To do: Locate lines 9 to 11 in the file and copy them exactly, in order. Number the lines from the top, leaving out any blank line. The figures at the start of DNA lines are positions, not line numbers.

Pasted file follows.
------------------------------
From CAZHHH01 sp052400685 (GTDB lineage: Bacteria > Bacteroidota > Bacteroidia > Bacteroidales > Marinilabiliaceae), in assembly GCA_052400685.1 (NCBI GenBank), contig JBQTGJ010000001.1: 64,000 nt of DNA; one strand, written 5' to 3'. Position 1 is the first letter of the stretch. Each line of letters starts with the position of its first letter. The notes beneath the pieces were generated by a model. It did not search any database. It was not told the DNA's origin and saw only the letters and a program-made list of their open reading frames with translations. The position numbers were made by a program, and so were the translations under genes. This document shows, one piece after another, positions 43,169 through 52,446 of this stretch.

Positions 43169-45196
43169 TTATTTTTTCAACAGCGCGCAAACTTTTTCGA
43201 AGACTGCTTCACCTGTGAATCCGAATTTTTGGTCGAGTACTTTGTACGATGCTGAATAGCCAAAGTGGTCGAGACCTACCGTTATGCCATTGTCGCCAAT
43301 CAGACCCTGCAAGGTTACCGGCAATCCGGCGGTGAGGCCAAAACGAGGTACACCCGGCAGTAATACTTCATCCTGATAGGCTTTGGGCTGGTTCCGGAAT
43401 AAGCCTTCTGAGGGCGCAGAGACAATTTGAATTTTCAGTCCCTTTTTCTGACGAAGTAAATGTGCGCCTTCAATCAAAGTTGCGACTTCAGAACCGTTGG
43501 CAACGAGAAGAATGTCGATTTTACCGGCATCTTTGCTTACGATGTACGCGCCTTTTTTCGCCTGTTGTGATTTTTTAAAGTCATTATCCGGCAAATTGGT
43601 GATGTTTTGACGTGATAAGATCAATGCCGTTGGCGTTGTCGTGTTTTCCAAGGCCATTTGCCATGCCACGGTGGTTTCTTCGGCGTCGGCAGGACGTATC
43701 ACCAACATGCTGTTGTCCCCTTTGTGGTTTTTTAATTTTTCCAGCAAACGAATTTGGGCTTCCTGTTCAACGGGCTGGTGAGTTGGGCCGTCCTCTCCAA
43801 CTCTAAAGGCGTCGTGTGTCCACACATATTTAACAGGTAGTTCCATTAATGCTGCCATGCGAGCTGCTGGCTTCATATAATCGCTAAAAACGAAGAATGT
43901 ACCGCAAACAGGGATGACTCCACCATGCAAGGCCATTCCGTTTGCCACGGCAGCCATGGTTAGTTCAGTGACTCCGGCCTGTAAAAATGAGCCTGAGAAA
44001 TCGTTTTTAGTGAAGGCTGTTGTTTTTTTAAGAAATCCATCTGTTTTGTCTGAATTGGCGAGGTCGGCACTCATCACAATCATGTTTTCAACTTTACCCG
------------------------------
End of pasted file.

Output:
43701 ACCAACATGCTGTTGTCCCCTTTGTGGTTTTTTAATTTTTCCAGCAAACGAATTTGGGCTTCCTGTTCAACGGGCTGGTGAGTTGGGCCGTCCTCTCCAA
43801 CTCTAAAGGCGTCGTGTGTCCACACATATTTAACAGGTAGTTCCATTAATGCTGCCATGCGAGCTGCTGGCTTCATATAATCGCTAAAAACGAAGAATGT
43901 ACCGCAAACAGGGATGACTCCACCATGCAAGGCCATTCCGTTTGCCACGGCAGCCATGGTTAGTTCAGTGACTCCGGCCTGTAAAAATGAGCCTGAGAAA